North Korea’s dramatic offer on Thursday to give up its nuclear weapons program is a clear sign that President Donald Trump’s attempts to squeeze the dictatorial communist regime are working, according to foreign-policy experts.
South Korean national security adviser Chung Eui-yong passed on the offer from North Korean dictator Kim Jong-un and then announced it to the world in front of the White House.
Fred Fleitz, a former CIA analyst whose book on North Korea will be published next Wednesday, told LifeZette that Trump deserves credit for forcing a dramatic turnaround.
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“What this proves is how fundamentally President Trump’s policies have transformed the relationship … Trump has changed the game,” he said.
Chung also credited the Trump administration for the North Korean overture.
“His leadership and his maximum pressure policy, together with international solidarity, brought us to this juncture,” he told reporters.
Chung said Kim expressed his commitment to denuclearization and pledged to halt further nuclear and ballistic missile tests. In addition, Chung said the North Korean leader recognizes the need for routine joint military exercises to continue between the United States and South Korea. That is a significant concession for a regime that has made disrupting those exercises a top goal.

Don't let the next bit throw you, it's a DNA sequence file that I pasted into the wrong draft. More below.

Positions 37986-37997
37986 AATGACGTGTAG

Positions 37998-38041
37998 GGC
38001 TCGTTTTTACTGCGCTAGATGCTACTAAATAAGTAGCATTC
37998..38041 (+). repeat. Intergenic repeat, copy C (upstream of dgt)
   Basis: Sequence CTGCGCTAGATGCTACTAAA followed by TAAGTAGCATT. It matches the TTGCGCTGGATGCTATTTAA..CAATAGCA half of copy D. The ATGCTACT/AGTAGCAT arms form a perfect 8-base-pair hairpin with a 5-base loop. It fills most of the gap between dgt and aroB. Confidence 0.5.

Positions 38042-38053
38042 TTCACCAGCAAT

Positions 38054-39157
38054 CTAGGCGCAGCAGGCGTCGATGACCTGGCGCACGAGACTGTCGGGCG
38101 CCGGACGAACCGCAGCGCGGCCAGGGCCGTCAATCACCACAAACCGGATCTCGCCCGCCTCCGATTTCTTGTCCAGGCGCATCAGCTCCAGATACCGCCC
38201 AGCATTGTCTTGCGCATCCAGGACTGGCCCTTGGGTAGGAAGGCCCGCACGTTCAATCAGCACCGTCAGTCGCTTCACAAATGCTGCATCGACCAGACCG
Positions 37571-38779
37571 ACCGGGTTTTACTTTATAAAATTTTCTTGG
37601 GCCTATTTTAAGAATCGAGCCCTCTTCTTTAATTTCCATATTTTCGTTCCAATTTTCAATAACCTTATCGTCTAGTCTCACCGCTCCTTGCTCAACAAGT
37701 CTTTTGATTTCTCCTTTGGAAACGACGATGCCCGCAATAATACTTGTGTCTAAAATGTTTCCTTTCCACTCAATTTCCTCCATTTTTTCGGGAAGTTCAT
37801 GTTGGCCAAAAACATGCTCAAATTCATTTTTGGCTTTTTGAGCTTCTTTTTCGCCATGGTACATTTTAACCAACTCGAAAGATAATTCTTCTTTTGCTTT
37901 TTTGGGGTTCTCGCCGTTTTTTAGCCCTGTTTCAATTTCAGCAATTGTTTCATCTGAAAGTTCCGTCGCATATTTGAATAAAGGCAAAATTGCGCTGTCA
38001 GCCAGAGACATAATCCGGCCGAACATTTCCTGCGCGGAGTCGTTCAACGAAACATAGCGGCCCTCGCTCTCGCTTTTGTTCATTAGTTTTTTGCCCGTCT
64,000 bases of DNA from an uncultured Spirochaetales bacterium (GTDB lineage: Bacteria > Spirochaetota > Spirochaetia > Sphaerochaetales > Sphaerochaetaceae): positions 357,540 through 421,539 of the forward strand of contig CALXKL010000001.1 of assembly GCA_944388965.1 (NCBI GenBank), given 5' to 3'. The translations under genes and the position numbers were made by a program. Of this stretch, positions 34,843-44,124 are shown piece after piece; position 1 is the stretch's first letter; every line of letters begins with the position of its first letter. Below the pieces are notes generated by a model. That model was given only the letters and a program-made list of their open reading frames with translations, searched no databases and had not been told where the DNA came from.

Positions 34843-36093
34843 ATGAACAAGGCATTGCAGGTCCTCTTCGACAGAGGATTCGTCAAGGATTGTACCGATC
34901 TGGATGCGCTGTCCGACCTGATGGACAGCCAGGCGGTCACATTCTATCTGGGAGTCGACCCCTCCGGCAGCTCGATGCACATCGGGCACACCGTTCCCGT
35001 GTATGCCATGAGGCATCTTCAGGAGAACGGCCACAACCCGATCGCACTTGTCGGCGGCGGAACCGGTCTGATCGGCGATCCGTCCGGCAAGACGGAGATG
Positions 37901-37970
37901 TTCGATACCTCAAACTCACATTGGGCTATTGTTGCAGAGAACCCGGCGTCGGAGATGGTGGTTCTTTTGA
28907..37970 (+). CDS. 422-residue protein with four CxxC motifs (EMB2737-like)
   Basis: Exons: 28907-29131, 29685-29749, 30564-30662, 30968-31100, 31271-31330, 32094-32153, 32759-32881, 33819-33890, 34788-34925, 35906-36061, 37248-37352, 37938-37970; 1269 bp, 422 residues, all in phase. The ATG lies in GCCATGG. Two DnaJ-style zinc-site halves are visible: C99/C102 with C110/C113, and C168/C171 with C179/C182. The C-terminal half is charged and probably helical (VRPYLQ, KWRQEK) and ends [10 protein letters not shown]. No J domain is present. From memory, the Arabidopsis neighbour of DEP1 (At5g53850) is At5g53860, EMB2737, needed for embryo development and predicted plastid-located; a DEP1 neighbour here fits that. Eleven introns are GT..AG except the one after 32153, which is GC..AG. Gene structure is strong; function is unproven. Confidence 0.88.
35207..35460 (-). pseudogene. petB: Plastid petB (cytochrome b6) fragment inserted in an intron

Most dramatically, Chung said Kim “expressed his eagerness to meet President Trump as soon as possible” and that the president responded that he would do so by May. The White House later confirmed that Trump is willing to meet Kim but did not confirm the timetable.
Fleitz, who is senior vice president of policy and programs at the Washington-based Center for Security Policy, said it would be a mistake for Trump to meet Kim without significant concessions, given that country’s long history of reneging on international agreements.
“We don’t know how sincere the North Koreans are, and they’re going to have to do a lot to prove their sincerity,” he said.
Fleitz said sanctions ratcheted up under Trump have taken a toll.
“The sanctions are much tougher, and they’re being enforced,” he said.
Fleitz also said the United States must demand four things — unfettered inspections with no restrictions; a complete accounting of the regime’s nuclear and missile programs; a shutdown of all nuclear facilities; and the removal of spent nuclear fuel rods.
In addition, Fleitz said, the Trump administration should avoid the traps that have ensnared his predecessors. “We have to have negotiators who are willing to walk away,” he said.
Robert Kaufman, a professor of public policy at Pepperdine University, who this year is a visiting conservative professor at the University of Colorado Boulder’s Center for Western Thought, agreed North Korea is responding to pressure. But he urged the Trump administration to proceed with caution.
“Part of this is very dangerous … Before we get euphoric, let’s remember how we got into this in the first place,” he said. “We have to keep the pressure on.”
Previous administrations made deals with North Korea only to catch the regime cheating on its commitments, Kaufman said. He said U.S. officials need to be “very careful not to let the negotiations become Prozac.”
Kaufman said the United States should insist on a final deal that resembles the one America struck with Libya, in which the regime turned over its nuclear materials.
“Look at the Iran deal as a template of what not to do,” he said.
(photo credit, homepage image: Donald Trump, CC BY-SA 2.0, by Gage Skidmore / Kim Jong-un Visiting Berlin, CC BY-SA 2.0, by driver Photographer; photo credit, article image: Donald Trump, CC BY-SA 2.0, by Gage Skidmore)